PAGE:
The major resistance to shared services comes not to any great extent from the taxpayer, but primarily from the politician. The taxpayer wants to ensure that they have enough local representation to obtain good service for the best value; it is the politician who is more likely to talk about such things as preserving local autonomy, the need to preserve the municipality’s individuality and values and the right to self determination at all costs.

We were recently involved in the establishment of a regional fire services agreement between a county, a town and two villages. The county had no fire department of their own and had various agreements with the other three municipalities. The county’s relationship with the town was strained to the point where a county representative said at a public meeting that they were prepared to establish their own fire department. Two taxpayers from the county that were present at the meeting stood up and declared that they were not prepared to pay the costs of having their own county fire department and that the county should cooperate more fully with the town. This type of taxpayer involvement is only going to increase in the same manner that shareholder involvement is greatly increasing in the private sector.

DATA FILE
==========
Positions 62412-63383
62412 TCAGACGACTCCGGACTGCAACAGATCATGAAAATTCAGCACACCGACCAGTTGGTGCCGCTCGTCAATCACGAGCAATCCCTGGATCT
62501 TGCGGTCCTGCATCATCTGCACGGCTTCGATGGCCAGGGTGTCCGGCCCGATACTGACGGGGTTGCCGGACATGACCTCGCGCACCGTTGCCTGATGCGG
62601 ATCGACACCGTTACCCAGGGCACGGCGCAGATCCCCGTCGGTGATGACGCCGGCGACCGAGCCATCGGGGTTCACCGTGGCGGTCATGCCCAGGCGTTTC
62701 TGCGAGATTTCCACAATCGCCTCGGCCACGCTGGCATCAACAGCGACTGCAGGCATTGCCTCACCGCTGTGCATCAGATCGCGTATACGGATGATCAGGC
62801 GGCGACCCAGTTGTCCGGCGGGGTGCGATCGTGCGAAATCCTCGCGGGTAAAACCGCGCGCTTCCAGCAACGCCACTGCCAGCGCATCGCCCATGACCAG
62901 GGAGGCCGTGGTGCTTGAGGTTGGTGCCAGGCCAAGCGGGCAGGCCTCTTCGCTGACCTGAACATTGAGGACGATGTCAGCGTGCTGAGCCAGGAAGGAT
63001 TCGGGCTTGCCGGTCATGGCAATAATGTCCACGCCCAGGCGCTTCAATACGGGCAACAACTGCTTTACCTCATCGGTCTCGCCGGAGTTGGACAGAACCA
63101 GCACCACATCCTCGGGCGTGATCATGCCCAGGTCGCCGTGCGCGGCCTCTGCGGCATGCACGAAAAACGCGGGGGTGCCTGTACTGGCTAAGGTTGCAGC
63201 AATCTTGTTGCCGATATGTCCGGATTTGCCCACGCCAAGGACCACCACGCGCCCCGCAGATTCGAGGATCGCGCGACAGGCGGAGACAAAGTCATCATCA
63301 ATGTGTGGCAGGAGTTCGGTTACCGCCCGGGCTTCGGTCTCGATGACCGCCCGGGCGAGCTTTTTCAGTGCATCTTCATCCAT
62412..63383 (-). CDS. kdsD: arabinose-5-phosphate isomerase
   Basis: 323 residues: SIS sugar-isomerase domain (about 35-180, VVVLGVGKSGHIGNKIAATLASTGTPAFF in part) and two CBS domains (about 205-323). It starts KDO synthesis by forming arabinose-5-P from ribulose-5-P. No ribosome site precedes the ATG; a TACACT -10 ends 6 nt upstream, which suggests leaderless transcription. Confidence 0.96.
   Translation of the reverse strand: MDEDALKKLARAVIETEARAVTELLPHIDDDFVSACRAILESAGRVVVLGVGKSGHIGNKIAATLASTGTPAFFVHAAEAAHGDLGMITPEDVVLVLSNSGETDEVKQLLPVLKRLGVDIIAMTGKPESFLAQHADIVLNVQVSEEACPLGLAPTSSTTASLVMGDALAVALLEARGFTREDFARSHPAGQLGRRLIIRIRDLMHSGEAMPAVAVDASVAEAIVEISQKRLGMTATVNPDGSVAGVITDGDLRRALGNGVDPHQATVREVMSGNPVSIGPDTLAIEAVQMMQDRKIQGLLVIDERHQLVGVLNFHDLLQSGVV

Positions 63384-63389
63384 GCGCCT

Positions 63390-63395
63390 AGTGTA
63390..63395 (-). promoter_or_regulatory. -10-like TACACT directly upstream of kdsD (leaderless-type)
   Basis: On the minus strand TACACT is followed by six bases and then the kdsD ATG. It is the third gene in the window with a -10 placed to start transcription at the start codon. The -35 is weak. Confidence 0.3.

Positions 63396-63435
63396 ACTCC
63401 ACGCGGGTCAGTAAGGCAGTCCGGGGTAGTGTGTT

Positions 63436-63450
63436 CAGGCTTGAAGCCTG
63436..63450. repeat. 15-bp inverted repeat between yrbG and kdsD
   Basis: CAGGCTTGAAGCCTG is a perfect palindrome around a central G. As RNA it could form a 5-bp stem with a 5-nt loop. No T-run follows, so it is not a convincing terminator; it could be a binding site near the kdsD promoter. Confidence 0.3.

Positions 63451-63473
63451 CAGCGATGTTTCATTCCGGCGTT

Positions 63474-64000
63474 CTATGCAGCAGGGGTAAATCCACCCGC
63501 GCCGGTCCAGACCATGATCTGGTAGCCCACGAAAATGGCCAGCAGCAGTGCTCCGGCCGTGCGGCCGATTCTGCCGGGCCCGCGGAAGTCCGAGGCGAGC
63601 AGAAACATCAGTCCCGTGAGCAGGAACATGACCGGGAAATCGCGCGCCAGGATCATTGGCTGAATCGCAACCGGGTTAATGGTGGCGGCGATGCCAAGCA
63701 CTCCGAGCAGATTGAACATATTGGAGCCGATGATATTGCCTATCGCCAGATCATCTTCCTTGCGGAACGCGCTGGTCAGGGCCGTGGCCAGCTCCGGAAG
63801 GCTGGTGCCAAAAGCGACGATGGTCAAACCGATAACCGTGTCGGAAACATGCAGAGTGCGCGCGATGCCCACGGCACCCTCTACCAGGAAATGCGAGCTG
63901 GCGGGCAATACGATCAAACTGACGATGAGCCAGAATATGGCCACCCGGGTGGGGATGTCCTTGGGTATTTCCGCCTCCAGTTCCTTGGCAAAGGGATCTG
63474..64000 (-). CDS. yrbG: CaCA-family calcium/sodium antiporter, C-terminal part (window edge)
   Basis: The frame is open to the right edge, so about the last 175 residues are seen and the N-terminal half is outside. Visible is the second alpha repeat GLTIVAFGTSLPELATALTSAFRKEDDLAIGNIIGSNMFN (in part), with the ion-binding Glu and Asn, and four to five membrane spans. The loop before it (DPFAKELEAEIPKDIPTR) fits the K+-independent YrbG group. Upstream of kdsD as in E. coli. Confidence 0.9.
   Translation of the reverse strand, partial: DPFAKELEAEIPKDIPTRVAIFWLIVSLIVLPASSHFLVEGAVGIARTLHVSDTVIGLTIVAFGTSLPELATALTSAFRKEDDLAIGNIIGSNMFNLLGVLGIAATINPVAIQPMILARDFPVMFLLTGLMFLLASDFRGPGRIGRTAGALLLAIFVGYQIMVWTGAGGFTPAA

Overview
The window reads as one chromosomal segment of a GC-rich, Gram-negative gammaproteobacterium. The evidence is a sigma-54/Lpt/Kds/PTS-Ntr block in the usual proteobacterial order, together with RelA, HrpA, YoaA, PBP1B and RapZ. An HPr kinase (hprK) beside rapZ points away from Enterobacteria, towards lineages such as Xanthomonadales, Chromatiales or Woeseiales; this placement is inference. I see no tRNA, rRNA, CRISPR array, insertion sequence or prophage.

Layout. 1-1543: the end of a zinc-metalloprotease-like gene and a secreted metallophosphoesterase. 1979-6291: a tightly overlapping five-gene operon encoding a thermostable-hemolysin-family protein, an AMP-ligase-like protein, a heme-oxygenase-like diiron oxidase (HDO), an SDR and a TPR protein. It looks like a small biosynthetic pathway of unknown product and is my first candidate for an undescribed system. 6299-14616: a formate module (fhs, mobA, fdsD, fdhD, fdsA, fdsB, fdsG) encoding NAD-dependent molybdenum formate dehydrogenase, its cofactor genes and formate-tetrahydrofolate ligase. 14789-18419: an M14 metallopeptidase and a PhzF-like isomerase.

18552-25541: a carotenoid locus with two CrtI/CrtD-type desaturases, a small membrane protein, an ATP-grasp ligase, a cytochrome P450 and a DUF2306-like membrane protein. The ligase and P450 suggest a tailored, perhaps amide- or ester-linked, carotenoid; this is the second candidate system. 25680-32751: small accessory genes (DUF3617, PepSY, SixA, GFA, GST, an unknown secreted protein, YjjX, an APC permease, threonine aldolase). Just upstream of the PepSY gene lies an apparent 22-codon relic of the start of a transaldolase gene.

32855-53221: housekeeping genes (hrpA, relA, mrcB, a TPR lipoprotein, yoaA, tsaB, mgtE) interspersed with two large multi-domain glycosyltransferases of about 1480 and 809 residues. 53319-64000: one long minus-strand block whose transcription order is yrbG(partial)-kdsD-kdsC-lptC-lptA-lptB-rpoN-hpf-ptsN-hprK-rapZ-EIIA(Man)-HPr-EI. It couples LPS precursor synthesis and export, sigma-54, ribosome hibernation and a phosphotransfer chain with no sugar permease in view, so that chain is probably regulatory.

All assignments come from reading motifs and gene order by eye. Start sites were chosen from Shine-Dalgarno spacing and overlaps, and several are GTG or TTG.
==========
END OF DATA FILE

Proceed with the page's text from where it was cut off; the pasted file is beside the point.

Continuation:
Sharing services, by definition, necessitates loss of some local autonomy and individual decision making. You only have to look at the definitions of the terms involved:

  • Share: “to have, get or use in common with another or others”
  • Autonomous: “responding, reacting or developing independently of the whole”
  • Independent: “not affiliated with a larger controlling unit”, “not requiring or relying on something else”

You cannot successfully gain the benefit of shared services without giving up some local autonomy. This does not mean that one municipality has to give up all control; what it does mean is that the control now has to be shared in some fashion with other municipalities.

Some shared service agreements are set up at arms length from the participants by legally establishing another body such as a commission, a non-profit society or a company under the companies act, for example. You would think that such an arms length, independent body would function well without the usual bickering about local needs and values and costs. This is not necessarily the case.